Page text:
USB Printing

Below is some basic print configuration information.

The Device Table is used to define the devices used by NPL applications. Niakwa applications use the traditional WANG/Basic-2 method of addressing devices.  The Basic-2 definition is specified to the left of the equal sign in the device table.  On the right side of the equal sign is the way the computer OS addresses Devices.  Typically the device table is defined in the BOOT file.  It can be defined or redefined anywhere in the application but that is bad programming and creates a maintenance nightmare.

In the default device table we see:

DEVICE(/015) = “LPT1”

When the NPL program sends output to 015, the computer actually sends output to LPT1.


There are ways to change default behavior by adding modifier parameters as well, such as:

DEVICE(/015) = “LPT1 ALF=Y”

The ALF=Y parameter adds Automatic Line Feeds after each line.


While NPL cannot directly address USB ports.  In Windows, NPL applications can address the Windows Print Manager (and USB printers defined in Windows) by using certain character strings, examples are below.

$DEVICE(/004)=”>()” : Defines printer 004 as the Windows DEFAULT Printer.

$DEVICE(/004)=”>(?)” :  Forces the user to select a printer from the Windows printer selection box each time the printer is addressed.

$DEVICE(/004)=”>(?) SET=Y” : Forces the user to select a printer when the printer is addressed, then sets device 004 to that printer until the program ends or resets the printer.

————- HERE’S A NEAT TRICK ————

$DEVICE(/004)=”>(?) SET=Y”: Can also be used to find the Windows definition for that printer so the definition can be hard coded into the $DEVICE table.  That way the end user does not have to make a printer selection.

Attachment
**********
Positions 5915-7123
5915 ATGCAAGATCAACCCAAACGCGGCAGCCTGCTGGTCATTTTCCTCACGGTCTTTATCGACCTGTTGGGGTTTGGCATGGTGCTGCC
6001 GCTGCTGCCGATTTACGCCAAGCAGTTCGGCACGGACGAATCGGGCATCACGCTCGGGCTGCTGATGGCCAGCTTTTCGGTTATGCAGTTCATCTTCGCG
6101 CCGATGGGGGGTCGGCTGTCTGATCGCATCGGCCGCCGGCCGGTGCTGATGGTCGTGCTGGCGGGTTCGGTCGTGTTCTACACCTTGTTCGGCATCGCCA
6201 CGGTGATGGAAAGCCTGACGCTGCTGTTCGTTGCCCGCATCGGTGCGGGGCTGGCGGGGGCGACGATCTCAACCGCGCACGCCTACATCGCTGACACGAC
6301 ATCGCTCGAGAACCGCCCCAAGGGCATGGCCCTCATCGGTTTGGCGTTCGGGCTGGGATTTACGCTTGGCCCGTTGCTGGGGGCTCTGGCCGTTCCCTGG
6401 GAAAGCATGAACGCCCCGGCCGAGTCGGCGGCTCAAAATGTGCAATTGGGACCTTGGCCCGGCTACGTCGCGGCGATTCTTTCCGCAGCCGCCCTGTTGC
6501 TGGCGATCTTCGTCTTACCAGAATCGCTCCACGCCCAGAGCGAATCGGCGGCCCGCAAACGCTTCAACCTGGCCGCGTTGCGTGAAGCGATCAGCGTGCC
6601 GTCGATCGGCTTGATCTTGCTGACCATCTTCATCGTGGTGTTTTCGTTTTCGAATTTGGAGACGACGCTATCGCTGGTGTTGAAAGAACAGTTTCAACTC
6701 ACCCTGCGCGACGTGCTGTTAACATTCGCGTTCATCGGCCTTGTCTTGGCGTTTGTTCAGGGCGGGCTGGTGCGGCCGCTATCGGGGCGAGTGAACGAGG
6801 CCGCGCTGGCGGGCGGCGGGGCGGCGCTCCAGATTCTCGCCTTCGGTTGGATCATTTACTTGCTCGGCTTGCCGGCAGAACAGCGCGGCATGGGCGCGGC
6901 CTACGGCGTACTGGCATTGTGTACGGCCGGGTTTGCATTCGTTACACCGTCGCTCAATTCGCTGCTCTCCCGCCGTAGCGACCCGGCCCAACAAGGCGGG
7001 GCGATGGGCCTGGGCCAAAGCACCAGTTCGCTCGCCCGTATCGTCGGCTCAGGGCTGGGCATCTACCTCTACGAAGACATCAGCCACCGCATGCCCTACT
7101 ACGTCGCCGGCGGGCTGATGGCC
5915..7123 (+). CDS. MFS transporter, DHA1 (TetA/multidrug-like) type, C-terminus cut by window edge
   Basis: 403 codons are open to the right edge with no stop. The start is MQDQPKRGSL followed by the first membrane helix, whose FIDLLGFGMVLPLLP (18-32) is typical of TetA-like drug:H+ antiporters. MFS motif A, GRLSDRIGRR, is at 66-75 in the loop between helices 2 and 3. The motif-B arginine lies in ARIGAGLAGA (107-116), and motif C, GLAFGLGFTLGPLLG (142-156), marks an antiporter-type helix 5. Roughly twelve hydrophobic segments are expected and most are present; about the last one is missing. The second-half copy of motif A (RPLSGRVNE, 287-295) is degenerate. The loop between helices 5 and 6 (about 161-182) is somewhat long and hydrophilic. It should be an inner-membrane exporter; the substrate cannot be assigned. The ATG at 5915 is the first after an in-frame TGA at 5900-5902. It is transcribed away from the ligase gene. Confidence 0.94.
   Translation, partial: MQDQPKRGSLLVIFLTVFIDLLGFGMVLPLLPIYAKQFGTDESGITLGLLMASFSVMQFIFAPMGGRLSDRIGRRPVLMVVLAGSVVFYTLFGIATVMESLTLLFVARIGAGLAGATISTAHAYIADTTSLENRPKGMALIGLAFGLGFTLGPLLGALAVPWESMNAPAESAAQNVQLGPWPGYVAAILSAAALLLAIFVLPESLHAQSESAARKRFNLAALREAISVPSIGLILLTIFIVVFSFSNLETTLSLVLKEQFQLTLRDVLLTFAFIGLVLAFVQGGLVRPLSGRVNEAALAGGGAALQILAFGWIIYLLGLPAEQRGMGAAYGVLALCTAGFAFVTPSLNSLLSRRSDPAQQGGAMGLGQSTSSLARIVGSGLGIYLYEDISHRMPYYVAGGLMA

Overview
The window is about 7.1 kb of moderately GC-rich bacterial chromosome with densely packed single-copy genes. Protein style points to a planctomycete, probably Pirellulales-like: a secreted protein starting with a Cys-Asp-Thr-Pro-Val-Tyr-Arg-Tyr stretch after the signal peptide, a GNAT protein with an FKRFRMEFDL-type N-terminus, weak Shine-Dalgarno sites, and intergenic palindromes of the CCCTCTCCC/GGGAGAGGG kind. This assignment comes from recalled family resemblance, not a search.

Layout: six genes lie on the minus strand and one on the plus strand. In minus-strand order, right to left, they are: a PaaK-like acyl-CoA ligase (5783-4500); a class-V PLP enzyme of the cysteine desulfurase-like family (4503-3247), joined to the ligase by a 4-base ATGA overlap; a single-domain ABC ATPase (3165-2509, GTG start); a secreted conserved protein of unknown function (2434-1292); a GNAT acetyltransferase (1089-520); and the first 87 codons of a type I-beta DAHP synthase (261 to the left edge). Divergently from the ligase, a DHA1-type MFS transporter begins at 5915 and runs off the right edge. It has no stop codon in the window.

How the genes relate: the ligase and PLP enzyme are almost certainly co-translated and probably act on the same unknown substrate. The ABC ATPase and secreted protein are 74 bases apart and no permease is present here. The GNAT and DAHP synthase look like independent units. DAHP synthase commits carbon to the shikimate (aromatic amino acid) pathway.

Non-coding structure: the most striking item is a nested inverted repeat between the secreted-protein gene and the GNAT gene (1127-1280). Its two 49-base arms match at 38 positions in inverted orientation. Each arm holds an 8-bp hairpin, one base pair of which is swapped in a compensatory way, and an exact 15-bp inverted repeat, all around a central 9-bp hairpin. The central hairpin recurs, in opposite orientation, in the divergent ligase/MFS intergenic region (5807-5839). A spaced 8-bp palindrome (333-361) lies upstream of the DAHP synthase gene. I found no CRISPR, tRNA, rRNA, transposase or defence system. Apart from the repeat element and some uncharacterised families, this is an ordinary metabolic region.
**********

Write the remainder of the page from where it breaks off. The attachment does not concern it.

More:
Here’s how:

1. Make sure the printer is configured in Windows.

2. Start RTIWIN32 with no program and manually enter the following small program.

10 $DEVICE(/215) “>(?) SET=Y”





3. Run the program.  A windows printer selection box will pop up and allow you to select a printer.

4. Select the printer you want to define and let it print.  The printer output should be HELLO followed by   the device table.

5. Take careful note of exactly the way device 215 is listed.

6. Enter that DEVICE definition into your program exactly as it appears in the printed Device table and substitute XPA=Y for SET=Y.

Why substitute XPA=Y for SET=Y?

Normally, the Windows print manager strips control codes from print jobs to allow the printer driver to control the printer.  The XPA=Y parameter tells the print driver to NOT strip out control codes from the print job but to pass them through to the printer. If that particular printer driver doesn’t support the “pass through” option, you will get a P-48 error the first time you try to print to that device.  If that happens, you may be able to configure Windows “Generic text only” printer driver for that printer and use the “XPA=Y” option.  After all, you are sending control codes to the printer anyway.  If you get a double page feed at the end of the print job, change the “Paper” setting in the properties window of the Generic printer driver to “Continuous, No page break”.

==== The following may be useful to know=======

You should be aware that most of the early USB inkjet printers will only work when driven by a Windows program,  they will not accept input from NPL.  Happily, most of the USB Inkjet printers produced within the last 10 years, or so, seem work fine with NPL.